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Vibrating bandsaw help needed

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Forum topic by Polishcannon posted 03-05-2016 11:30 PM 556 views 1 time favorited 12 replies Add to Favorites Watch
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Polishcannon

38 posts in 341 days


03-05-2016 11:30 PM

I am currently building a multipurpose shop table, its primary use will be as an outfeed table. I decided to build the frame with some 3×3 stock, and use mortise and tenon joinery. Today I pulled out my bandsaw for the first time. I have a 14” Rockwell with a riser block installed. I put a new 3/4” blade on it for making my shoulder cuts and some future re-sawing. I also installed a new tensioning spring before using. The blade seem to track well and it cut great, but there seem to be an excessive amount of vibration while cutting. The saw sits in a mobile base, and has an enclosed stand. I have had it for years but, this is the first time using it for a project. I am looking for help with eliminating some of the vibration and tuning the saw up.


12 replies so far

View NSBruce's profile

NSBruce

169 posts in 571 days


#1 posted 03-05-2016 11:43 PM

You might try putting a bit more tension on your blade and alos check to see if your pulleys are runing square to each other( motor to blade)
Bruce

-- NSBruce

View MrUnix's profile

MrUnix

4234 posts in 1665 days


#2 posted 03-05-2016 11:50 PM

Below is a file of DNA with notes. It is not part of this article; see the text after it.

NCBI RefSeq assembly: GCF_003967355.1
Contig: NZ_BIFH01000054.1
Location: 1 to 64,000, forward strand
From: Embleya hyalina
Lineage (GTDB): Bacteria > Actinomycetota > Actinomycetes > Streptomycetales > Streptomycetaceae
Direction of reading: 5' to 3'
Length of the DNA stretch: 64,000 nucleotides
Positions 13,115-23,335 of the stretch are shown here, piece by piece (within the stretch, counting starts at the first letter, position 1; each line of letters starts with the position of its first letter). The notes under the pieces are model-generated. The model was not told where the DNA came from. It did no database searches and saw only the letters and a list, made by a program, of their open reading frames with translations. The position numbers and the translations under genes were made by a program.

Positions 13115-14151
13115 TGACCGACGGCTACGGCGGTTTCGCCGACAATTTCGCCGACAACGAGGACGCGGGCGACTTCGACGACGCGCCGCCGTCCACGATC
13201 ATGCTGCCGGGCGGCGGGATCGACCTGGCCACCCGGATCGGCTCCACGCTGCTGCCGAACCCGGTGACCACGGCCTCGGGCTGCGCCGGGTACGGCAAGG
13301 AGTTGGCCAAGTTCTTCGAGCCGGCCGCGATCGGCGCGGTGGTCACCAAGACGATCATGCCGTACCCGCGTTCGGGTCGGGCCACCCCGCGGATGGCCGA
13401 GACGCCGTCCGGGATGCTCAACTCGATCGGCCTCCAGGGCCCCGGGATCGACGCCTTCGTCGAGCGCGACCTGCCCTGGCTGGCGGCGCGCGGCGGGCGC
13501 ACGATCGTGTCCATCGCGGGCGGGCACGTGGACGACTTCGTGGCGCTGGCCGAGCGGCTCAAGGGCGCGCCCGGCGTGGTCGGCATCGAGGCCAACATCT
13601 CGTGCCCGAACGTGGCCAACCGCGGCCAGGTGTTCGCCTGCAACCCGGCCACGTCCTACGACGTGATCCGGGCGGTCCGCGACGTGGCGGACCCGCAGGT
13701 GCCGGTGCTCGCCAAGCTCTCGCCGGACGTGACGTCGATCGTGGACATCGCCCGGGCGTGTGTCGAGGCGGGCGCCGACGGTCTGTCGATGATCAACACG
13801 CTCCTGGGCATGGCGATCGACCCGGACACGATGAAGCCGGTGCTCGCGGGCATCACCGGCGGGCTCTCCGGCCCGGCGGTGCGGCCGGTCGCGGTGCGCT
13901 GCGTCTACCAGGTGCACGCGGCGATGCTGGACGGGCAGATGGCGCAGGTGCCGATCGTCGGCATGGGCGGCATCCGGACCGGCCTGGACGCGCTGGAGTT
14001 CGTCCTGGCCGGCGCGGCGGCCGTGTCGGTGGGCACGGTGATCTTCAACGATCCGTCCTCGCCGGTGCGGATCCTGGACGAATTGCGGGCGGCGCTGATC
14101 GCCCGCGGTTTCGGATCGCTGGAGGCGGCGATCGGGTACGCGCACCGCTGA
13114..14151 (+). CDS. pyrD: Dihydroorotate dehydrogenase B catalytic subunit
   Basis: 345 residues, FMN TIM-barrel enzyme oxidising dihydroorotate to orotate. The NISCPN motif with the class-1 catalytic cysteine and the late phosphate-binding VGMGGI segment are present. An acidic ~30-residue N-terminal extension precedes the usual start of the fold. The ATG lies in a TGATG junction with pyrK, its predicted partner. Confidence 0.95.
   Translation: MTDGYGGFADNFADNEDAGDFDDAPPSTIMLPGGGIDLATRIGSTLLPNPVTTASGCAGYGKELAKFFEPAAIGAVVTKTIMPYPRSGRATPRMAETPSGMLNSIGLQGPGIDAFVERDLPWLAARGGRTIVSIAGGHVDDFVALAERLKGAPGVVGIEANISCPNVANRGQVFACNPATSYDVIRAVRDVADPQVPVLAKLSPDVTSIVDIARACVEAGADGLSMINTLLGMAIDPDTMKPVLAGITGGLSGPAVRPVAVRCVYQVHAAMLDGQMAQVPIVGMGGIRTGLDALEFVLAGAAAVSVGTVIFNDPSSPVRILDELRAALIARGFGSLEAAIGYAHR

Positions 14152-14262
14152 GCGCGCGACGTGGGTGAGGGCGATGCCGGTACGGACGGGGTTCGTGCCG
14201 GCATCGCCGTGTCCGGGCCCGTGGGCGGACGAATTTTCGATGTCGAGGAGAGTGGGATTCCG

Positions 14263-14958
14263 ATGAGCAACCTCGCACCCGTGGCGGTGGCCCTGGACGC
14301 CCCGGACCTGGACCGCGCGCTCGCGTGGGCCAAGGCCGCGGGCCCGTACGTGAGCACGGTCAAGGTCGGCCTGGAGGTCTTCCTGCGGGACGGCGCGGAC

Sounds like you are trying to push that saw past it’s limits – a 3/4” blade is really pushing it, even without a riser.

Here is the obligatory band saw tune up video:
Band Saw Clinic with Alex Snodgrass

Cheers,
Brad

PS: On my 14” Delta, without a riser, 1/2” is about as wide as it can realistically handle – even though the manual states 3/4 is the max.

-- Brad in FL - To be old and wise, you must first be young and stupid

View Ripthorn's profile

Ripthorn

1406 posts in 2451 days


#3 posted 03-06-2016 12:07 AM

The most likely culprit is that the belt developed a set from not being used. Try a new belt. A link belt was the single biggest improvement to vibration control on my bandsaw when I was getting it up and going after sitting in a shed for many years.

-- Brian T. - Exact science is not an exact science

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Polishcannon

38 posts in 341 days


#4 posted 03-06-2016 01:45 AM

The saw cut the material like butter, so the belt comments sound more like the issue. I will check the belt tracking and get a segmented belt. Thanks for all the input.

View TheWoodRaccoon's profile

TheWoodRaccoon

364 posts in 395 days


#5 posted 03-06-2016 02:46 AM


The saw cut the material like butter, so the belt comments sound more like the issue. I will check the belt tracking and get a segmented belt. Thanks for all the input.

- Polishcannon

When people say that 3/4 inch blades are too much, that’s in regards to tensioning and how much support the crown of the tire gives to the blade. Using a blade bigger than 1/2 inch puts alot of stress on the saw, and 3/4 inch blades require more tension than a typical 14 inch bandsaw can supply.

-- still trying to think of a clever signature......

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Polishcannon

38 posts in 341 days


#6 posted 03-06-2016 03:18 AM

Regarding tensioning, I replace the original spring with an Iturra spring. This aftermarket spring allows for greater tension to be utilized. I agree factory springs do not allow for the necessary tension. Most are not even equal to half of what the blade scale reads or requires. As far as what the tires can handle, you may have a point. The vibration I experienced did seem to originate from the base of the saw. I appreciate your input and will try a smaller blade to test the hypothesis.